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United Kingdom (UK) - Prescriptions and Medications

The Medicines and Healthcare Regulatory Agency (MHRA) is part of the Department of Health in the United Kingdom. The MHRA is able to determine which company, agency, or pharmacy is able to prescribe medicine. There are two categories: independent and supplementary prescribers. Prescribers can either be NHS or private companies. Independent prescribers will assess a person's health and make clinical decisions to help manage an expat’s condition, including any medication that is required. Independent prescribers include general practitioners, hospital doctors, dentists, nurses, pharmacists, and optometrists. The list of independent prescribers has certain restrictions on what they can prescribe.

Supplementary prescribers are secondary prescribers in that they work with continuing care once an independent prescriber has set up a medication plan. Supplementary prescribers include nurses, midwives, pharmacists, podiatrists, and physiotherapists. These prescribers are able to prescribe controlled medicines under the clinical management plan. If a medication is not listed on the clinical management plan, then it cannot be prescribed by the secondary prescriber.

Relatives or friends are able to pick up repeat prescriptions. Certain details need to be provided in order for the person to pick up the medication. The United Kingdom makes it easy for those who may need extra help to pick up a prescription from a pharmacy. Expats are not subject to different laws when it comes to medications, except that they will need to bring any current medication lists and medical records, and obtain sign-off from a local GP or NHS doctor to continue their prescription. A written form, telephone call from the doctor, or electronic form can be sent to the pharmacy to ensure the medication is ready to be picked up. The form delineates whether the person is exempt from paying for the prescription or the amount they will need to pay. Expats will typically need to pay for their medications even under NHS health systems.

If you take out extra health insurance for coverage of medications, such as a prescription prepayment certificate (PPC), it will only work for the person to whom the medicine has been prescribed. It will not work for any medications you might pick up for someone else. The Medicines Act of 1968 determines what is prescribed to a person based on professional judgment to ensure no one is trying to gain controlled medications for anything other than personal use for a true medical condition.

General Sales List (GSL) medicines are sold in more than just pharmacies. They can be sold in shops, supermarkets, petrol stations, and newsagents. Only a certain strength and pack size can be sold. For higher strengths or larger pack sizes a pharmacy prescription might be required. Prescription medicines can be reclassified from prescription to GSL, but only after significant debate.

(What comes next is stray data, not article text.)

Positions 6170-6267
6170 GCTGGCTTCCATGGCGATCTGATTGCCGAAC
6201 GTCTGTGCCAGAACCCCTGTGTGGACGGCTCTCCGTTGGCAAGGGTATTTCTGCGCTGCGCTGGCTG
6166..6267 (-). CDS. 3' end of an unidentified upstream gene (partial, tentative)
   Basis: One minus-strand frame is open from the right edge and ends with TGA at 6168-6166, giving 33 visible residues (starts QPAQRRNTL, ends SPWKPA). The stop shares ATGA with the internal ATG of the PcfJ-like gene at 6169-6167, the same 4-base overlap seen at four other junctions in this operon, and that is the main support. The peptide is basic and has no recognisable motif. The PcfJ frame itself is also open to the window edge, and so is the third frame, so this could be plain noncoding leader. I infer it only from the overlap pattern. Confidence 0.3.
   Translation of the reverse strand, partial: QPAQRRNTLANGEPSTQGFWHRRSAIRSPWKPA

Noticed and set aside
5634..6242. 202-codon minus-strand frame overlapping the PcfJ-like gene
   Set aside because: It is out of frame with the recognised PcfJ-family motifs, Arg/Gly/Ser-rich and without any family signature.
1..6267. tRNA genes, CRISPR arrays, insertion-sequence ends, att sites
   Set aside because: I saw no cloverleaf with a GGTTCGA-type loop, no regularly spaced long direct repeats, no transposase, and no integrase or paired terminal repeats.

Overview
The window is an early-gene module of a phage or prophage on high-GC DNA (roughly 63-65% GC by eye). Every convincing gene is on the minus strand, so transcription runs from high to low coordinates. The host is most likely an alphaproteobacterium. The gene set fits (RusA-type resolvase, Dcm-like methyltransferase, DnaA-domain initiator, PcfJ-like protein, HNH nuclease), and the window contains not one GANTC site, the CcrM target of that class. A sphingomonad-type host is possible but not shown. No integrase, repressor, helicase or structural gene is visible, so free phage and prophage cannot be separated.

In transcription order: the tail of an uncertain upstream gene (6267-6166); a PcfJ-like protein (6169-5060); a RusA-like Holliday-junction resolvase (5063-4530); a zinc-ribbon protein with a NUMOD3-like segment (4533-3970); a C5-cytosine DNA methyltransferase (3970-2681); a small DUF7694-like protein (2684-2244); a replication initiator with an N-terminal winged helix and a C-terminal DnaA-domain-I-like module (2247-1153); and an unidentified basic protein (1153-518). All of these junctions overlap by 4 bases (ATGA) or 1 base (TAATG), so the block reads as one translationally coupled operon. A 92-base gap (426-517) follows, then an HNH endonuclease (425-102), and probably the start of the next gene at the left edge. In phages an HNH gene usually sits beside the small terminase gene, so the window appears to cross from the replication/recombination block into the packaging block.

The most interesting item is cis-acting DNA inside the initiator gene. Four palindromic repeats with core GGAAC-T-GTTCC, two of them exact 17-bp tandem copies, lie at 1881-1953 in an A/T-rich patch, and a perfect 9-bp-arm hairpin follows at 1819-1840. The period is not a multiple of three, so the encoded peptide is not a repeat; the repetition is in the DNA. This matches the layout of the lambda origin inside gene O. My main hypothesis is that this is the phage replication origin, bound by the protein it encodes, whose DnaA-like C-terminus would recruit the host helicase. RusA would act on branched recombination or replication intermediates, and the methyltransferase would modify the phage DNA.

For those who use the PPC option prescriptions can be as low as £2 per week, for which a three-month certificate is £29 on average with £104 on average for a 12-month certificate. Certain situations, such as prescriptions from a hospital or NHS walk-in centre, contraceptives, GP medicines, and medicines supplied at the hospital or primary care trust can all be given for free.

Internet Pharmacies

The United Kingdom legislation does allow for prescription medications online. Online pharmacies will fill a prescription by a doctor as long as they have the script and doctor verification. The prescription medication is then sent to the home of the individual receiving the prescription. Restrictions do apply for what can be sent via mail, however.

Pharmacy Hours

Pharmacies are required to be open 40 hours a week. In England and Wales, Boots is the main pharmacy and is generally open from 07:30 to 19:00, except on Sundays when it is closed. Typical pharmacy hours in Scotland and Northern Ireland are 08:00 to 19:00. All pharmacies have out of hours services in the event that picking up a medication is an emergency. Pharmacies within NHS hospitals will be open for those seeking emergency treatment. Most pharmacies are not open on the weekends or holidays, except for NHS pharmacies.

Pharmacy Sign

Pharmacy signs sometimes depict a cross or a mortar and pestle, although the major ones may just be known by their name. In days gone by pharmacies were known as apothecaries. The word ‘chemist’ is used most frequently in the UK.

Major Local Pharmacies

Boots the Chemist

+44(0) 207 623 4768

Royal Pharmaceutical Society

Pharmaceutical Society Northern Ireland

Pharmaceutical Services Negotiating Committee

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